Monday, 29 October 2012

Eastbourne wheelie bin fire sparks safety warning

Eastbourne firefighters are warning of the dangers of placing hot ashes in wheelie bins after a fire broke out over the weekend.

Hot ashes sparked a fire in a wheelie bin in Willoughby Crescent, Seaside Left, Eastbourne, on Saturday (27th October) at 7.23pm.

One crew were called to the incident and ensured that the fire was completely out and the area made safe.

Incident Commander Alan Birtwistle said:

"We would urge residents to place ashes in a metal container, preferably external and away from the house and other out buildings. On this occasion the occupant believed that the ashes were cold because the fire had been out for six hours but, in fact, were still hot enough to ignite the wheelie bin and its contents, which was stored up against the side of his house.

"He was very lucky that he discovered the fire in time, plastic wheelie bins burn quite violently and can flare up if you place water on it dependent on contents.

"This should be a warning to others. Don’t under estimate how long the ashes would be hot for and always treat them as being hot."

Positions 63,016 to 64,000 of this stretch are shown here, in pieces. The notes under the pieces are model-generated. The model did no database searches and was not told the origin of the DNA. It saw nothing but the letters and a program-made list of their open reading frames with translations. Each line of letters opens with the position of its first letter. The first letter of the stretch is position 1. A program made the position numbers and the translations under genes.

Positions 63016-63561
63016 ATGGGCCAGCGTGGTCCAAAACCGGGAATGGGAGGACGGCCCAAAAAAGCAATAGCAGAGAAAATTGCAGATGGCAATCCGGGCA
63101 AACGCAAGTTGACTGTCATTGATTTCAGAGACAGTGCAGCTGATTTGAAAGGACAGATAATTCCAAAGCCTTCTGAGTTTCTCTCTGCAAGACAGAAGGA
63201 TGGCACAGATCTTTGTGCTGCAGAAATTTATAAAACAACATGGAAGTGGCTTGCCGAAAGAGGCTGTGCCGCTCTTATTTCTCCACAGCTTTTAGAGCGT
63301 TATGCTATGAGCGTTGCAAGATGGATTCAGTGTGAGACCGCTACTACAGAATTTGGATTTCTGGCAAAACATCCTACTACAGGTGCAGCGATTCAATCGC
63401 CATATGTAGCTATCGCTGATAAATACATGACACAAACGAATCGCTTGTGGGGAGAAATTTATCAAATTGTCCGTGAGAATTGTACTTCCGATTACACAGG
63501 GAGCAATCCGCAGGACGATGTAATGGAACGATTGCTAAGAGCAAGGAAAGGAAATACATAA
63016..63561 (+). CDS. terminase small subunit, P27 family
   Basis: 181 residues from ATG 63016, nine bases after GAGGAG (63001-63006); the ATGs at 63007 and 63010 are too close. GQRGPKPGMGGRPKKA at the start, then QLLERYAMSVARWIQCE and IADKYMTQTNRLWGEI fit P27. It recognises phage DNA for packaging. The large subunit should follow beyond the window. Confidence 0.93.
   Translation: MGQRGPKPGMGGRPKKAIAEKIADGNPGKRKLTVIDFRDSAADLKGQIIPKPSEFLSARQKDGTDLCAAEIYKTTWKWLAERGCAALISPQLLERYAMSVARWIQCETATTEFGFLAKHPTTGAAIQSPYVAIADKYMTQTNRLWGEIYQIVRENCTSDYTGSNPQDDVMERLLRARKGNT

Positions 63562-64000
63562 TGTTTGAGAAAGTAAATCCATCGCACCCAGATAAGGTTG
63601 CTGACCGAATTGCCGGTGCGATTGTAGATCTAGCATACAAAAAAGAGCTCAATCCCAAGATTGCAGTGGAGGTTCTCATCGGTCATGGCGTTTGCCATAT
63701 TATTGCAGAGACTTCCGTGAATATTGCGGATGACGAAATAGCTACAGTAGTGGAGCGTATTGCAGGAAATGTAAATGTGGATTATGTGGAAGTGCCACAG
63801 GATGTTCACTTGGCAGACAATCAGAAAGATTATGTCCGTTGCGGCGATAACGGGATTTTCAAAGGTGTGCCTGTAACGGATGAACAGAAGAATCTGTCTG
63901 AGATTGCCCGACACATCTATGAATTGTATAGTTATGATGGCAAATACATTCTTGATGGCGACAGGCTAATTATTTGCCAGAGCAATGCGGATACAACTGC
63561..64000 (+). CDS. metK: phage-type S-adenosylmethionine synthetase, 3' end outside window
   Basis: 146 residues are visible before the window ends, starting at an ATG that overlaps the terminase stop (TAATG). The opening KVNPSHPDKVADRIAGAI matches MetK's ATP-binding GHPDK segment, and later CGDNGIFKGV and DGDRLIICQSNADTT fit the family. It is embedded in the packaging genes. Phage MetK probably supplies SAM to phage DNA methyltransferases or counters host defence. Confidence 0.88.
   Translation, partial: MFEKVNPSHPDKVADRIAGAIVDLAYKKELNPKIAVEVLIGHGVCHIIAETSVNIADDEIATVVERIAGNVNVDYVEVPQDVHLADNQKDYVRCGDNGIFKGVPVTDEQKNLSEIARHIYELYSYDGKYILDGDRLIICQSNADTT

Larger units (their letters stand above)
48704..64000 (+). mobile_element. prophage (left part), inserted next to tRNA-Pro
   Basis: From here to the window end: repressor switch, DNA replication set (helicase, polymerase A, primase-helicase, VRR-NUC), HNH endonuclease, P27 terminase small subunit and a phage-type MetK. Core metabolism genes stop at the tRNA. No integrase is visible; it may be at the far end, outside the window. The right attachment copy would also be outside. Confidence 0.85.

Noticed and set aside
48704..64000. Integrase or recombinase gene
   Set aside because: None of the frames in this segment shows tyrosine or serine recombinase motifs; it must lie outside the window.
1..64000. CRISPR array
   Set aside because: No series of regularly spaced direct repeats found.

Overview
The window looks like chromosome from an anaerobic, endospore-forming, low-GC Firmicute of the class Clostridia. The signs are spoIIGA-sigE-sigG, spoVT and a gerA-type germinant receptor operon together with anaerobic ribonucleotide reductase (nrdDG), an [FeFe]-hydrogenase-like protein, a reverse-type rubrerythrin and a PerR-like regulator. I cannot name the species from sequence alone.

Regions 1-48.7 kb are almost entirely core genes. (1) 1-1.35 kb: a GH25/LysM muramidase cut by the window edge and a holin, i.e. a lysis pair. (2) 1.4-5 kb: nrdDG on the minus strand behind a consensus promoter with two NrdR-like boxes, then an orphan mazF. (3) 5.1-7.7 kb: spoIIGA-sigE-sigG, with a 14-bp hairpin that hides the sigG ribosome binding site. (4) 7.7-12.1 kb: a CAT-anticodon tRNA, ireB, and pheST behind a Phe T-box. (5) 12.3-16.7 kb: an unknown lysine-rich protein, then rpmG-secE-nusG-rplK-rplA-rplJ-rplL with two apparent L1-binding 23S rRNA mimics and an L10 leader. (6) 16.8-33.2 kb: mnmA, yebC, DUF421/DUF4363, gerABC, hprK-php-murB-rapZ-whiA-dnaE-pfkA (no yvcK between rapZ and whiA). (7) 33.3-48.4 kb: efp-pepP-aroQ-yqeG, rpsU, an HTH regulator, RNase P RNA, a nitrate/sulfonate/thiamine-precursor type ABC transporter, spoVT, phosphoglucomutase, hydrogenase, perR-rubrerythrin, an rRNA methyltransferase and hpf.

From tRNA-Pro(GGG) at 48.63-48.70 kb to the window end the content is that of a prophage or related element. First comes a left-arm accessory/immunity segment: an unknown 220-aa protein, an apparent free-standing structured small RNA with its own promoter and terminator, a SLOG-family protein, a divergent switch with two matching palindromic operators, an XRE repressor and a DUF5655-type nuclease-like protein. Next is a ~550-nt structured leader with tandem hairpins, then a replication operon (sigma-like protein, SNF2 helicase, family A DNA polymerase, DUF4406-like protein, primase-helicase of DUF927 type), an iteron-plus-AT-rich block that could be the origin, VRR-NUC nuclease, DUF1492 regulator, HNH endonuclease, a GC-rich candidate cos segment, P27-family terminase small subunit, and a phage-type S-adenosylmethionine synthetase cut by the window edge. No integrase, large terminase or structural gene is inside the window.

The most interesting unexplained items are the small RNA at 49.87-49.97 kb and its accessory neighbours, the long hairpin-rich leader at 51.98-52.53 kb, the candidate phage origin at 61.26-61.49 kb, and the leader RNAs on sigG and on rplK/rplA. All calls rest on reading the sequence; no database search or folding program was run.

Eastbourne’s Borough Commander Dave Sheppard would also like to take this opportunity to remind local businesses to store refuse in a safe manner, away from buildings and to consider lockable commercial bins to prevent incidents from occurring.

He recently issued this warning in light of the fire in Uckfield High Street, which destroyed four shops and threatened accommodation.

He said: "What starts as a small fire in a pile of rubbish can quickly escalate to involve nearby buildings and property with devastating effect.

"Both the fire at The Crumbles and in Uckfield started in refuse that had accumulated and acted as a magnet which some in our community cannot resist. I would remind property owners and occupiers of the importance of storing their refuse in a safe manner, away from buildings and consider the use of lockable commercial bins to try and prevent these incidents occurring."

In the event of a fire East Sussex Fire & Rescue Service always recommends to ‘get out, stay out and call 999’ and not to tackle the fire but to leave it to the professionals.

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